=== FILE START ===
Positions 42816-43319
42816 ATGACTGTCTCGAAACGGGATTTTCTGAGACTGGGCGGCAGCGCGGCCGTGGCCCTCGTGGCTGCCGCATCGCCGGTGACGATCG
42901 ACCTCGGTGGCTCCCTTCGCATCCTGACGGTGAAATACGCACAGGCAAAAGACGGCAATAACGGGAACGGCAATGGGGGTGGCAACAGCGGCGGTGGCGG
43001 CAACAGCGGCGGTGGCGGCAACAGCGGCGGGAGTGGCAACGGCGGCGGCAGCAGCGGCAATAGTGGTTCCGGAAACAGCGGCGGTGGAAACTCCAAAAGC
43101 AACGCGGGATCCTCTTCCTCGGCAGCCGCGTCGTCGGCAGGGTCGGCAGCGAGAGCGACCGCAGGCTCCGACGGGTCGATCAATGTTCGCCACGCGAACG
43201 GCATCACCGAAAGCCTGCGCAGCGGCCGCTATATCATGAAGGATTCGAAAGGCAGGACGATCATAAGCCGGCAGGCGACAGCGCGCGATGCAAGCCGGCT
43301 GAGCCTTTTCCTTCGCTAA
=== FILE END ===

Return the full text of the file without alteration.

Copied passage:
Positions 42816-43319
42816 ATGACTGTCTCGAAACGGGATTTTCTGAGACTGGGCGGCAGCGCGGCCGTGGCCCTCGTGGCTGCCGCATCGCCGGTGACGATCG
42901 ACCTCGGTGGCTCCCTTCGCATCCTGACGGTGAAATACGCACAGGCAAAAGACGGCAATAACGGGAACGGCAATGGGGGTGGCAACAGCGGCGGTGGCGG
43001 CAACAGCGGCGGTGGCGGCAACAGCGGCGGGAGTGGCAACGGCGGCGGCAGCAGCGGCAATAGTGGTTCCGGAAACAGCGGCGGTGGAAACTCCAAAAGC
43101 AACGCGGGATCCTCTTCCTCGGCAGCCGCGTCGTCGGCAGGGTCGGCAGCGAGAGCGACCGCAGGCTCCGACGGGTCGATCAATGTTCGCCACGCGAACG
43201 GCATCACCGAAAGCCTGCGCAGCGGCCGCTATATCATGAAGGATTCGAAAGGCAGGACGATCATAAGCCGGCAGGCGACAGCGCGCGATGCAAGCCGGCT
43301 GAGCCTTTTCCTTCGCTAA